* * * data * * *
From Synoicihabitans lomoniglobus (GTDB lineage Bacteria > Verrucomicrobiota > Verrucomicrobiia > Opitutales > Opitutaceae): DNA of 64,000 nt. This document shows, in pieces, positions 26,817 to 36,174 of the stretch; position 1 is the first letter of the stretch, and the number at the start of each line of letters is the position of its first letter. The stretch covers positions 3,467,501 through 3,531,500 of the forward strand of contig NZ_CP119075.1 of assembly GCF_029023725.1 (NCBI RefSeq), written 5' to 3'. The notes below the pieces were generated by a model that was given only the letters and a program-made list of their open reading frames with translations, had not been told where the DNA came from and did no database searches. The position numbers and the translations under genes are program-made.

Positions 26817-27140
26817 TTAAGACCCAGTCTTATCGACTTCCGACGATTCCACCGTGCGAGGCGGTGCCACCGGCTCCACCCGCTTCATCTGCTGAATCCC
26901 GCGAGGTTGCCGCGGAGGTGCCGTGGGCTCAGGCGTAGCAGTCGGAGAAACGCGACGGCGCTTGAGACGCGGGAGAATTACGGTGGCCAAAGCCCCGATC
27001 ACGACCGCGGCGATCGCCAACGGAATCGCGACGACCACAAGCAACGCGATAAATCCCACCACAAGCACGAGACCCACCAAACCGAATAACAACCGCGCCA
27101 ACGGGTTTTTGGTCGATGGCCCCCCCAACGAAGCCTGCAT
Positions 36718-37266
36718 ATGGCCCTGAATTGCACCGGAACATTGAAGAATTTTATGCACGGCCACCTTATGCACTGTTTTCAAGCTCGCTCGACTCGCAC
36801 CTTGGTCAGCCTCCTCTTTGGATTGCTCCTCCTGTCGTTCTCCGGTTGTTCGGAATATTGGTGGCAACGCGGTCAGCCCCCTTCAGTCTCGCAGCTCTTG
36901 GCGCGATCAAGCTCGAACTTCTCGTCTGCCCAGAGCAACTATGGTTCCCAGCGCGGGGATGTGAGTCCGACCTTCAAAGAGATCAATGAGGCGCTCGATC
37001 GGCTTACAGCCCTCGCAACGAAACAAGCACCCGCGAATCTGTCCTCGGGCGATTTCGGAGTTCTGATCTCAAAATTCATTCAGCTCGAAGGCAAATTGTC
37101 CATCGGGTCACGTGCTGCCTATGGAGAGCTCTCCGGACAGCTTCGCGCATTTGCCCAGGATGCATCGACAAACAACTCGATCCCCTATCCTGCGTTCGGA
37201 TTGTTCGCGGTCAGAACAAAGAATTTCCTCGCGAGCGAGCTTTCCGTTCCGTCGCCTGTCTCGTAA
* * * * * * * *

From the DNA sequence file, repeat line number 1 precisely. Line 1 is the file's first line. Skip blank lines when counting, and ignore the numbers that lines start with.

From Synoicihabitans lomoniglobus (GTDB lineage Bacteria > Verrucomicrobiota > Verrucomicrobiia > Opitutales > Opitutaceae): DNA of 64,000 nt. This document shows, in pieces, positions 26,817 to 36,174 of the stretch; position 1 is the first letter of the stretch, and the number at the start of each line of letters is the position of its first letter. The stretch covers positions 3,467,501 through 3,531,500 of the forward strand of contig NZ_CP119075.1 of assembly GCF_029023725.1 (NCBI RefSeq), written 5' to 3'. The notes below the pieces were generated by a model that was given only the letters and a program-made list of their open reading frames with translations, had not been told where the DNA came from and did no database searches. The position numbers and the translations under genes are program-made.